Ellie Taylor

Ellie is a 24 year old Las Vegas native with a degree in Elementary Education and experience working close to children with special needs. After spending three months of solo backpacking around Europe and completing the last leg of her degree in England, she came home and almost immediately started looking for her next adventure. After being in Korea for a few years she is planning on relocating to South America to continue her life as an English Teacher. She believes life is a journey and knowledge is one of the most important things you can gain - and what better way to do that than through experiences and traveling the world?

Why did you decide to teach abroad through Adventure Teaching?

korea, drinks

Ellie: I sent out a lot of resumes when I first set my heart on teaching in Korea. I received loads of responses and was completely overwhelmed by all the different directions I could go.

When I finally stumbled upon AT, many things about their program resonated with me. The website portrayed them as straightforward and determined to find suitable placements at trust worthy schools, and this is exactly what I found when I started working with them on my future.

My recruiter and I spent a lot of time on the phone chatting and getting to know one another. She was interested in my experiences teaching and traveling. She wanted to know what I was looking for, why I wanted to teach abroad, and what I was expecting to get out of it. We shared stories of things we've done and places we've been, things completely unrelated to the task at hand - landing me my perfect job (which she eventually did).

Making the move is a big jump for anyone, AT understands that. Finding a job was the first step, but after that the reality sets in.

Visa applications, gearing up to leave the country, learning about cultural differences, and deciding what to pack. Adventure Teacher was there every step of the way.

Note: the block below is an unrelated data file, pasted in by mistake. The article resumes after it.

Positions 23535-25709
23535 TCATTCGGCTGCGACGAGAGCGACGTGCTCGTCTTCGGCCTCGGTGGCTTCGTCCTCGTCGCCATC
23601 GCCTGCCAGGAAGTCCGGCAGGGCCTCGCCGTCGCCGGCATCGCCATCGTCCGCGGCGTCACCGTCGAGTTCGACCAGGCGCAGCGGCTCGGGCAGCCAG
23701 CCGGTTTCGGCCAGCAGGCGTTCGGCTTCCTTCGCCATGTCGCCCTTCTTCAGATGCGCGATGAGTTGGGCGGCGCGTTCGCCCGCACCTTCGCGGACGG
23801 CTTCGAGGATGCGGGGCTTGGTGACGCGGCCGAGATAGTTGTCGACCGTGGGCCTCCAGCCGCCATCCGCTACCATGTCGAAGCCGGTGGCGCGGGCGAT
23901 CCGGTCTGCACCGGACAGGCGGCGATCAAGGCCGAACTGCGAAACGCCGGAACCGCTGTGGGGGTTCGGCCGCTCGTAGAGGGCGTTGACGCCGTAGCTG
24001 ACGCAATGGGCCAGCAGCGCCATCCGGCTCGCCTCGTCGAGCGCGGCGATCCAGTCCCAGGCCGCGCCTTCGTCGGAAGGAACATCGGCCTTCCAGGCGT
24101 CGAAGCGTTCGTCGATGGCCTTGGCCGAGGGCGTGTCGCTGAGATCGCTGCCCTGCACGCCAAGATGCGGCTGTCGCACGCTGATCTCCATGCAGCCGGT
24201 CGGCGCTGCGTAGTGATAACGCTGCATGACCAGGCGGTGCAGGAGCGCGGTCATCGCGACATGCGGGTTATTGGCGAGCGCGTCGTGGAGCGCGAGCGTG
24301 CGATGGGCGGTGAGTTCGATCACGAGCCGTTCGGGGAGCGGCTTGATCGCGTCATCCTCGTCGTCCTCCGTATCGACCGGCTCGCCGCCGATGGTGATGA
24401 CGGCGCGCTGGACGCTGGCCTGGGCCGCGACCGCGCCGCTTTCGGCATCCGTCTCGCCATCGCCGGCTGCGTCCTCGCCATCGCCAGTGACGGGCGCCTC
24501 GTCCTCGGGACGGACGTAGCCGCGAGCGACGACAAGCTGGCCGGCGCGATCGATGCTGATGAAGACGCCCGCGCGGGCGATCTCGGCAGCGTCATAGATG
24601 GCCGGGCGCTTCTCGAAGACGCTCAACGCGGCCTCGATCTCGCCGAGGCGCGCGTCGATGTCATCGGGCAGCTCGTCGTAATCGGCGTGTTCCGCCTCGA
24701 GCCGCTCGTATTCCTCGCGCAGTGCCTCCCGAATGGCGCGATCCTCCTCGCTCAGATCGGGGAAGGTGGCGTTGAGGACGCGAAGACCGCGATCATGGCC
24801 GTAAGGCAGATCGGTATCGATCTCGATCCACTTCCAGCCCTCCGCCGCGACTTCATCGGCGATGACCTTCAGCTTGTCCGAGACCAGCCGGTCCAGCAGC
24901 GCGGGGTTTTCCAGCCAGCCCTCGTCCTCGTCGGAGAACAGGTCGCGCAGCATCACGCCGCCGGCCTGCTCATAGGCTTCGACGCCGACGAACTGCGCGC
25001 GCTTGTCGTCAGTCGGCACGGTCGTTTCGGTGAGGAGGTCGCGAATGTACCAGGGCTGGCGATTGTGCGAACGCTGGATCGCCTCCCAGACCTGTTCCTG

I chose to work with Adventure Teaching because they made me feel comfortable and confident in one of the biggest decisions of my life (thus far). When making a decision that big, doing it with people you trust watching your back is important.

What made teaching abroad in Korea unique and special?

Ellie: After getting my degree in Elementary Education, I started looking into opportunities teaching English abroad. Turns out, there are tons. So many countries, so many opportunities, and so many different directions my life could take. Before looking into locations, South Korea never crossed my mind. I knew virtually nothing about the place before my extensive internet research led me to the conclusion that it was an amazing place to live and teach abroad. Once I started learning more, however, it became painstakingly clear that this country is where I was supposed to be. The next month was spent researching the culture, swooning over photos of the unreal mountainous landscape, and learning to read Hangul. Little did I know how enjoyable my time would be here. Settling into the swing of things was a piece of cake. It immediately felt like home. Every single day is a new adventure, filled with new experiences and new interactions. Small old men on the street jump at the opportunity to use what little English they speak. I shop at a street market a few blocks down from my street. Even though I see it virtually everyday, it still amazes me each time. The people are kind, the children I work with are hilarious, and my coworkers are ridiculously helpful. I have made forever friends, Koreans and foreigners alike. The opportunities to travel the country are endless. There are countless festivals celebrating everything you can think of - fireworks, green tea, cherry blossoms, mud. The quality of life here makes it easy to be happy.

How has this experience impacted your future? (Personally, professionally, academically, etc.)

Hiking, Palgongsan, Daegu, Korea

Ellie: Having the courage to pick up your roots and move abroad says a lot about a person. Having the ability to adapt to a new environment, to be flexible and open-minded are traits that I feel are important for many careers.

I've learned so many things about myself through this journey. I've developed myself personally and professionally.

Teaching is my passion. Being able to understand and experience differences in education across the globe is a priceless opportunity.

Seeing my profession from a different angle has given me a well-rounded perspective.

Not everything I learned in school is applicable in Korea, nor will methods work or be accepted the way that they were back home.

As difficult as it may be at times, there is no better way to grow than by challenging yourself.

What is one piece of advice you would offer someone considering teaching abroad in Korea?

Ellie: Come with an open mind and heart. Take every opportunity to embrace and emerge yourself into the culture. The opportunity doesn't come along everyday and time flies by faster than you can imagine (especially when you are having a good time). Keep in mind, the differences extend far past language barriers and cuisine. You will start to notice little differences. The way people interact at school, work, and in public. Use these experiences to help you understand your cultural from a difference perspective. Take it all in, and take it day by day. Stay present and observant. Travel and explore every nook and cranny you can find. Take advantage of every aspect!